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Jan 1, 2011 (Vol. 31, No. 1)

Media for Small-Scale Protein Production

Ready-to-Use Media Designed to Provide Controlled Cell Growth in Fed-Batch Mode

  • Structural analysis, multiple kinetic measurements, and binding studies require the production of adequate amounts of soluble target protein. This task is frequently laborious because of low protein-expression levels and high insolubility.

    In labs without bioreactors, dozens of shake-flask cultivations need to be run in parallel, and large cell-culture volumes need to be juggled during collection and purification. As a result, many labs desire an alternate cultivation method that can provide enhanced protein yield.

    In addition, metabolic engineering and directed evolution of proteins are responsible for the introduction of thousands of strain variants, all of which need to be screened. This process requires high-throughput screening methods, which in turn require a large number of physiologically healthy cells.

    Traditional systems for shake-flask or multiwell-plate cultures have been based on cultivation media in batch mode, which has several limitations. For example, Luria-Bertani (LB) and Terrific Broth (TB) media are supplied with the components already in the cultivation. Due to the presence of large quantities of glucose, the bacteria grow rapidly, and the corresponding high respiratory rate exceeds the oxygen-transfer capacity of the cultivation vessel, leading to anaerobic conditions.

    In these conditions, the culture media lose control of pH, and dissolved oxygen and the growth-inhibitory effect of overflow metabolites becomes more abundant. These factors contribute to the inability of cultures to reach high cell density and good recombinant protein production.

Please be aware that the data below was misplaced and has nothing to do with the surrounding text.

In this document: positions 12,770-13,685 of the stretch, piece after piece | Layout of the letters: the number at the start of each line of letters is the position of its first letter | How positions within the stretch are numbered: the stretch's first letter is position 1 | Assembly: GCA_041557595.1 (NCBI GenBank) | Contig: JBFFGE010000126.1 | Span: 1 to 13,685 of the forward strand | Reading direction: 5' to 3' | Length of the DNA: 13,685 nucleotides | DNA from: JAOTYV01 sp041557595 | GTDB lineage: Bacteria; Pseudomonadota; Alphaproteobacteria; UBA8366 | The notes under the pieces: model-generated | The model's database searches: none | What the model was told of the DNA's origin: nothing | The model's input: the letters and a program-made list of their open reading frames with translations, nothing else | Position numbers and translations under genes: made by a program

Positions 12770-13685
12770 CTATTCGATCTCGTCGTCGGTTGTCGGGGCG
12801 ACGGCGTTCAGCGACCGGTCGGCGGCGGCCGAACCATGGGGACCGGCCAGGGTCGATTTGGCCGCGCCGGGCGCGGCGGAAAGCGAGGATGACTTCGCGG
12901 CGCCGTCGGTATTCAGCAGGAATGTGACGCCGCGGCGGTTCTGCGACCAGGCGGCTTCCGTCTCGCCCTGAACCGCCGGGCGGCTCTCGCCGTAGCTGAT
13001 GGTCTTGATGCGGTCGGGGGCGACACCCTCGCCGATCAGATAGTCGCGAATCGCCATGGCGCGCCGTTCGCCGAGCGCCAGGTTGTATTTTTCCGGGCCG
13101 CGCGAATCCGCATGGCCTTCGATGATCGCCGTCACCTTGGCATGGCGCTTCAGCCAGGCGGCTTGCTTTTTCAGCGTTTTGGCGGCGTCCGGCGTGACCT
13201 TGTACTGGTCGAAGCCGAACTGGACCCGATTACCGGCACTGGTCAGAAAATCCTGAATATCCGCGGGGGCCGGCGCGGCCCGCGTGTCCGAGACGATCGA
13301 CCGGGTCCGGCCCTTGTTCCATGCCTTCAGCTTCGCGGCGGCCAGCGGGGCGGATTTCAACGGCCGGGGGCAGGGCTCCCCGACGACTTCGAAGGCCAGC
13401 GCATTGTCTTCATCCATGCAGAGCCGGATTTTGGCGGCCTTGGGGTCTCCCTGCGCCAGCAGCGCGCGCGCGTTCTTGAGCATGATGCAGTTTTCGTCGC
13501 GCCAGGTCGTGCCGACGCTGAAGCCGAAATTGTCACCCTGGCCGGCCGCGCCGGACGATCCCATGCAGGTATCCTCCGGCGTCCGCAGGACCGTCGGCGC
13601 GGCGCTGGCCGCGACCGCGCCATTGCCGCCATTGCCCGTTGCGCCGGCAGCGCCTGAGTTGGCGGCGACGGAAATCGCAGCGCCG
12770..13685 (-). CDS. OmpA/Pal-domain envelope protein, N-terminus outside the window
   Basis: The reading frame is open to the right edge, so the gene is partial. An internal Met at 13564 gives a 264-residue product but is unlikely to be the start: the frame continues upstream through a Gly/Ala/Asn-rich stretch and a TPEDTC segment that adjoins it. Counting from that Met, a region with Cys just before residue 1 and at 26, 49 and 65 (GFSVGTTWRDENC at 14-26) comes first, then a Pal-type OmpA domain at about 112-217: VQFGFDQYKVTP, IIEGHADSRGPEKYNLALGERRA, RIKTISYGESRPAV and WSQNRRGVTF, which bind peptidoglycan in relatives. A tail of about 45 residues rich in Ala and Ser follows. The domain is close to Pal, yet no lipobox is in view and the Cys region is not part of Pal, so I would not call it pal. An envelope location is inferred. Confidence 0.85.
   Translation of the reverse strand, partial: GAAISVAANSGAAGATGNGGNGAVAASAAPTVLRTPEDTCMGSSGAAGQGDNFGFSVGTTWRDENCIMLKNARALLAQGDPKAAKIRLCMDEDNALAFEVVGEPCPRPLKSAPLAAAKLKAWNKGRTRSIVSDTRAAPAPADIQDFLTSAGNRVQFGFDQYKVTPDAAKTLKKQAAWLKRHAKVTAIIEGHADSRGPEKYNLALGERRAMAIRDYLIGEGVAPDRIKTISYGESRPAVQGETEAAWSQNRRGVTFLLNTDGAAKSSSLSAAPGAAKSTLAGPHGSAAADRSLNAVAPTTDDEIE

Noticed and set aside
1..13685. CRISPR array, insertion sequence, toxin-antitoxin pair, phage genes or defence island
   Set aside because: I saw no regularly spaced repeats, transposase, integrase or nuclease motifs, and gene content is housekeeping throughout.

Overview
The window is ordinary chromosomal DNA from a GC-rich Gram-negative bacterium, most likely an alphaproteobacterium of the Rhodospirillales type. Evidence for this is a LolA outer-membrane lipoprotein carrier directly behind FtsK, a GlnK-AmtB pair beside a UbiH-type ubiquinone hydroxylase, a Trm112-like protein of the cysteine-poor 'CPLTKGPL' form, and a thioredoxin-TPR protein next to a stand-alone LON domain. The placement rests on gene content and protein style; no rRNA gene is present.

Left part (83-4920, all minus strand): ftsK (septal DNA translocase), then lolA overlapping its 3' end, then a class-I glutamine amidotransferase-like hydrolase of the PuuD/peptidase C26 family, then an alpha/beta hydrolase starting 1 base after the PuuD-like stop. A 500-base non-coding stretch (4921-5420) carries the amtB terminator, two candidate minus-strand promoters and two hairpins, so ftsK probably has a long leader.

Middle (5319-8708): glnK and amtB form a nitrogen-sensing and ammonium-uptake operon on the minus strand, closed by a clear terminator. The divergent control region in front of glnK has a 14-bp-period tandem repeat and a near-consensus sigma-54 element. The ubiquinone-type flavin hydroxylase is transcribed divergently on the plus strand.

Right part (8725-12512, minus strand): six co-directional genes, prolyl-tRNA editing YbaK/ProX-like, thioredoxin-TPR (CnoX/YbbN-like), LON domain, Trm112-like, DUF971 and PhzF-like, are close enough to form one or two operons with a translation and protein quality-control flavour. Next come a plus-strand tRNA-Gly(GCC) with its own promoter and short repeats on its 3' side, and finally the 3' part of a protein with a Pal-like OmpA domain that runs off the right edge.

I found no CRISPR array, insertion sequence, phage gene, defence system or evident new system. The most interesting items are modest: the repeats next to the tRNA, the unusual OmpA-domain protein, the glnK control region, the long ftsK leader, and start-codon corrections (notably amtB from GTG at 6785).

• New Cultivation Method

    Click Image To Enlarge +
    Figure 1. Ready-to-use EnBase Flo cultivation set

    BioSilta has examined the benefits of fed-batch processes and their ability to produce high cell densities and has developed a novel method to facilitate glucose-limited cell growth in small-scale cultivations. Since the majority of protein production is performed in E. coli, BioSilta developed EnBase® enzyme-based substrate delivery predominantly for bacterial cultivations.

    EnBase Flo liquid medium (Figure 1) and EnPresso™ tablets are based on optimized mineral-salt compositions containing a small amount of complex additives and a polysaccharide as the basic carbon source. The introduction of an enzyme, which is provided with the media, degrades the carbon source, thus enabling slow glucose delivery. The rate of glucose release is altered by simply adding more enzyme.

    The major advantage of enzyme addition is the ability to control glucose delivery without an external feeding device. EnBase with optimized enzyme dose makes cultivations under glucose-limited conditions possible. The enzymatic control of cell growth by slow substrate-release is ideal for performing fed-batch-like cultivations in shake flasks, tubes, and multiwell plates.


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